Ukraine: Intellectual Property as a War Weapon

The conflict in Ukraine on 24 February prompted a number of European measures in many fields, including intellectual property. The Russian government responded by taking initiatives in this area as well. What are these measures and their consequences?

Measures taken by the EUIPO and the EPO

The European offices reacted with a speed that deserves to be highlighted. On 1er March, the European Patent Office (EPO) made its voice heard from Munich. A few days later, it was the turn of the European Union Intellectual Property Office (EUIPO) from Alicante in two salvos on 8 and 9 March. The EUIPO strongly condemned the conflict as “unprovoked and unjustified aggression” and called for the immediate withdrawal of Russian armed forces so that the “integrity, sovereignty and independence” of Ukraine could be restored. This is a very unusual position for a body generally considered to be more administrative than political.

Freeze on international cooperation

On 1er March 2022, the EPO announced the immediate freezing of its cooperation activities with the national patent offices of the Russian Federation and Belarus and with the Eurasian Patent Organisation, established in Moscow and grouping certain countries of the former Soviet Union.

On 9 March, the EUIPO announced that it was discontinuing all cooperation with the Russian Intellectual Property Office (also known as “Rospatent”) and the Eurasian Patent Organisation.

These measures do not have practical consequences for businesses but they are important from a diplomatic point of view.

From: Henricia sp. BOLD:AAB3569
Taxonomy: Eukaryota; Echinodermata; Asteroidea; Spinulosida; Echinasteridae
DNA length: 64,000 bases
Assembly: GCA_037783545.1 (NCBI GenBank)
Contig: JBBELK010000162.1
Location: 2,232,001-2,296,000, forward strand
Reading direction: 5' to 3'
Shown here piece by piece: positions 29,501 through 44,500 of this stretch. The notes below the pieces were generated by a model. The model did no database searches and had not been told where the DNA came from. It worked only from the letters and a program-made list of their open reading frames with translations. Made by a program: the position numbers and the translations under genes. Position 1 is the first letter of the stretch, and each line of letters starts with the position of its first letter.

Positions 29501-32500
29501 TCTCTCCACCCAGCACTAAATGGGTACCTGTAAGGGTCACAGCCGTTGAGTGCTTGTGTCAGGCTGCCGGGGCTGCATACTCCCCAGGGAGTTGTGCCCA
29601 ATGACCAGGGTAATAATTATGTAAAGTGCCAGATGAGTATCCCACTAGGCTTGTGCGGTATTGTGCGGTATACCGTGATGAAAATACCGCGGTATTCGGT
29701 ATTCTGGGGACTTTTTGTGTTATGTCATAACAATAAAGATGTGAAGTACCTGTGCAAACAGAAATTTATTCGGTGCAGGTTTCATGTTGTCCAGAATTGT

Extension of time for proceedings for parties established in Ukraine

a) Before the EPO

On 3 March 2022, the EPO published a notice to remind users of certain rules that may help Ukrainian companies based in areas directly or indirectly affected by military activities.

According to Rule 134(5) of the European Patent Convention “a party concerned may produce evidence that on any of the ten days preceding the day of expiry of a period, the delivery or transmission of mail was dislocated due to an exceptional occurrence such as…war….”

The EPO also recalled Rule 82c(1) and Article 26bis(3) of the PCT, which allow for the extension of time limits in similar circumstances.

b) Before the EUIPO

By a decision of March 8, 2022, the Executive Director of the EUIPO extended the time limits expiring between February 24, 2022 and March 31, 2022 to April 1, 2022 for parties having their residence or registered office in Ukraine.